News Mentions for the week of October 16, 2023
Our faculty are often called upon to provide insight on current events and topics in the news.
Explore some of the articles that they have contributed to or been quoted in recently below.
- Ei, Doc!
Designing Youth Mental Health Services - with Dr. Steven Adelsheim
In this recent "Ei, Doc!" podcast, Steven Adelsheim, clinical professor of psychiatry and behavioral sciences, shares important information about the US effort to implement the headspace model of mental health early intervention for young people ages 12-25 based in Australia.
- Healthier, Happy Lives - Stanford Medicine Children’s Health Blog
How to Talk to Your Children About the Conflict in Israel and Gaza -
Experts say it's important to engage in conversations about the violence your child has seen or heard and how it makes them feel. Hilit Kletter, clinical associate professor of psychiatry and behavioral sciences, provides some advice in this post.
- News Center - Stanford Medicine
Ketamine’s effect on depression may hinge on hope
In an unusual trial, Stanford Medicine researchers found that a patient’s belief that they had received ketamine, even if they didn’t, could improve their depression. Alan Schatzberg, the Kenneth T. Norris, Jr. Professor of psychiatry and behavioral sciences, is quoted along with other lead study team members in the Department of anesthesiology, perioperative and pain medicine, in this article.
Bike riding in middle school may boost mental health, study finds
The mental health benefits of exercise are well-documented. And anyone who's lived through middle school knows those years can be particularly challenging. The new study comes at a time when research shows that youths across the U.S. are struggling with mental health. Allan Reiss, the Howard C. Robbins Professor in psychiatry and behavioral sciences, provides comment
- Scope Blog - Stanford Medicine
Unconventional Paths: How archeology inspired a path to family medicine
Bright Zhou learned from an interest in studying ancient DNA how storytelling is at the root of good family medicine. A paper that Zhou and Alan Louie, professor of psychiatry and behavioral sciences, wrote together on culturally reflective medicine is mentioned.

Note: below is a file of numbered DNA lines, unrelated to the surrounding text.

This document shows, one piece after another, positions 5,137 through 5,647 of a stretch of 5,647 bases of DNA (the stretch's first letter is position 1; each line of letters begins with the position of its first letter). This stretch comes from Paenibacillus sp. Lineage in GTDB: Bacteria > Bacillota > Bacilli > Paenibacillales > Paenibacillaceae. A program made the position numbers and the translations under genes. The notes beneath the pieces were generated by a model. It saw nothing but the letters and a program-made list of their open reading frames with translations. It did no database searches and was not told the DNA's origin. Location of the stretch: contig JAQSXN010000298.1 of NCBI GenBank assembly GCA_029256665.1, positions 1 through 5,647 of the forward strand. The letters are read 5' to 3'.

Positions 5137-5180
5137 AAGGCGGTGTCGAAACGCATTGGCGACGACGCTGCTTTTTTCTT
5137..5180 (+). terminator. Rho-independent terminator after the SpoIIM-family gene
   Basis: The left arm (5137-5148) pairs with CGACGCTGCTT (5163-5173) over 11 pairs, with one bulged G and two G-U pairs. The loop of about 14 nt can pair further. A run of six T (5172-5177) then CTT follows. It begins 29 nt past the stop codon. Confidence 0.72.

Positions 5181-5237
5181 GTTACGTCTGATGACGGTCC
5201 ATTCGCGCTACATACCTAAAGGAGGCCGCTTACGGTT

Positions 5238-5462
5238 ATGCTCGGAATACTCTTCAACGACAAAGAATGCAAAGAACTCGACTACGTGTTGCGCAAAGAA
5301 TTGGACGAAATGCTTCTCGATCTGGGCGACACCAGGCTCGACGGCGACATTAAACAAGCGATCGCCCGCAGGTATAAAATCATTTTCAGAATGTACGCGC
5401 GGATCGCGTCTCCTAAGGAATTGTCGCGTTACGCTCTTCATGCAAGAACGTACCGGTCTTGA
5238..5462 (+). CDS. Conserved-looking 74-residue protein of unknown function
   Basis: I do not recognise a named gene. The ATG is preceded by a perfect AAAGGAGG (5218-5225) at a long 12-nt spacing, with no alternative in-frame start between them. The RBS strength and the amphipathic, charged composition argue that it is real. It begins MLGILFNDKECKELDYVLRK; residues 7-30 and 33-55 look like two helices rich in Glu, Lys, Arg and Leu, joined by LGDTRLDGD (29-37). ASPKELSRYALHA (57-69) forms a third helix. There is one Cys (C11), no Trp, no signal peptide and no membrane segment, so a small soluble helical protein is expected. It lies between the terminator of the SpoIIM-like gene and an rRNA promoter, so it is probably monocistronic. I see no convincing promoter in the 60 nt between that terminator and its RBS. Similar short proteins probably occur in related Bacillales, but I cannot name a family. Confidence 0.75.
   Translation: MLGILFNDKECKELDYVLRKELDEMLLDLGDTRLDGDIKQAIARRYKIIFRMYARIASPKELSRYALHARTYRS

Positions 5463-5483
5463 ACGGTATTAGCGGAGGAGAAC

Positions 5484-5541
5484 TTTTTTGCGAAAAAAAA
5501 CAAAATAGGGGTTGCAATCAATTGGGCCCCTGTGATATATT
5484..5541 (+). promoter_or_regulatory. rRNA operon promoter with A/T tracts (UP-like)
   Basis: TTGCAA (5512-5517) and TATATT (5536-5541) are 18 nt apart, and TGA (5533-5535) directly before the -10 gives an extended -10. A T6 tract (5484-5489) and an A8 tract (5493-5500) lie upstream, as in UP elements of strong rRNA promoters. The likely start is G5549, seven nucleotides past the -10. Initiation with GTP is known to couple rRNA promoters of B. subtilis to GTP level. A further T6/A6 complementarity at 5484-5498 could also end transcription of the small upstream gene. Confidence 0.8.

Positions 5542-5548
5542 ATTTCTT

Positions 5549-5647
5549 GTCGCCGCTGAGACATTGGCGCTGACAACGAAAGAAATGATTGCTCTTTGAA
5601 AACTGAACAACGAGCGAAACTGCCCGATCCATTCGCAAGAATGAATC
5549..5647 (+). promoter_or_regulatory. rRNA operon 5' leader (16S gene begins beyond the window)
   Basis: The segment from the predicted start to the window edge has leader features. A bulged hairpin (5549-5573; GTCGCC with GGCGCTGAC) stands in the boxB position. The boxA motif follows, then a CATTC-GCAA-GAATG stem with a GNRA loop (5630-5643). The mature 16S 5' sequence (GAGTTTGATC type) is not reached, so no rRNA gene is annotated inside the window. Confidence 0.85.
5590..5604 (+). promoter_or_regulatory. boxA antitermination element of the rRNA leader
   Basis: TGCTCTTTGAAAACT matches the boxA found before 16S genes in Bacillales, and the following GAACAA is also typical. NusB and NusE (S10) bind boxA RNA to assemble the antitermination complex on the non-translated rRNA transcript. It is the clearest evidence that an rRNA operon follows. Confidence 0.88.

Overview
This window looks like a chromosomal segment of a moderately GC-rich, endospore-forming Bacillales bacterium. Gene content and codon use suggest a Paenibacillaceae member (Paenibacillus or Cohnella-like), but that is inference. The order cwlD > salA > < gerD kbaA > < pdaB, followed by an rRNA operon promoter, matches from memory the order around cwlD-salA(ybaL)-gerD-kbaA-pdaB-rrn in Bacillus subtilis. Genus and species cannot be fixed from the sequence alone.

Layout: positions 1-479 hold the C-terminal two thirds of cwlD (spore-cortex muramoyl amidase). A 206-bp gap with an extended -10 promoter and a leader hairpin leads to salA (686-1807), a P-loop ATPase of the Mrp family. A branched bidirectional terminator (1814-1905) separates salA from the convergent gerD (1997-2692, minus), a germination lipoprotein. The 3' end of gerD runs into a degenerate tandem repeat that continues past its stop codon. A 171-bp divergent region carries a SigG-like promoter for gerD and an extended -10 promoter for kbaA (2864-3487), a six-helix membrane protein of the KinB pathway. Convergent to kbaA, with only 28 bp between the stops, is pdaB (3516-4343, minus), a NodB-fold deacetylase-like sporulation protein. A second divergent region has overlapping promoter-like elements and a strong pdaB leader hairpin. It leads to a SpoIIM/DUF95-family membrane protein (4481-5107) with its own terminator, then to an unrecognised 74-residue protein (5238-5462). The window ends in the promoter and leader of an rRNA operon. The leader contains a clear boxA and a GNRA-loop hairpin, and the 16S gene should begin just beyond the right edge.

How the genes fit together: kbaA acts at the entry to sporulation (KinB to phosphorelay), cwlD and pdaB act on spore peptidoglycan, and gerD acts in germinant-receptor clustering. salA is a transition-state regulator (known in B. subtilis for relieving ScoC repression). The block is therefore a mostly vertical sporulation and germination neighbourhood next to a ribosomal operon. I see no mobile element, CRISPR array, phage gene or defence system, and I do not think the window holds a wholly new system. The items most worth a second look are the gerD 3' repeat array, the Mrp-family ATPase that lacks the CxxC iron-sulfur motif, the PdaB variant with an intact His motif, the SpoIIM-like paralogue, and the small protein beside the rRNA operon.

- News Center - Stanford Medicine
Virtual reality helps people with hoarding disorder practice decluttering
A first-of-its-kind study by Stanford Medicine researchers lets patients practice letting go of treasured objects in simulations of their own homes. Carolyn Rodriguez, professor of psychiatry and behavioral sciences and senior author of the study, is quoted. For more on this study, watch this 90 seconds episode.
- Stanford Medcast
Episode 70: Opioid Crisis Mini-Series - Origin, Potency, and Treatment Strategies
Join Stanford Medcast for an in-depth and informative discussion on the opioid crisis, featuring Anna Lembke, professor of psychiatry and behavioral sciences. This crucial dialogue encompasses a wide range of topics aimed at providing a comprehensive understanding of the opioid crisis and its multifaceted challenges.
- Stanford University School of Engineering
The future of neuroscience: Karl Deisseroth sheds light on the inner workings of the brain
Karl Deisseroth, the D. H. Chen professor of bioengineering and of psychiatry and behavioral sciences, discusses the transformational research techniques that shape our understanding of the brain on this episode of "The Future of Everything."
- Undark Magazine
How Iron-Clad Is the Iron Law of Prohibition?
Critics of the war on drugs say that as law enforcement goes up, drugs get more potent. Some experts call that "bogus." Keith Humphreys, the Esther Ting Memorial professor of psychiatry and behavioral sciences, provides comment.
- National Geographic
This is why getting scared can feel so good
Experts weigh in on the biological and psychological response that makes fear pleasurable. David Spiegel, the Jack, Lulu, and Sam Willson Professor of psychiatry and behavioral sciences, and Elias Aboujaoude, clinical professor of psychiatry and behavioral sciences, are quoted.
- ABC7 San Francisco
SFPD may consider new 'lasso tool' to detain non-violent suspects. Here's how it works
It sounds like a gun shot, but there's no bullet - it's actually more like a lasso. And it's already being used in more than a dozen Bay Area law enforcement agencies. Lawrence Fung, assistant professor of psychiatry and behavioral sciences, provides comment.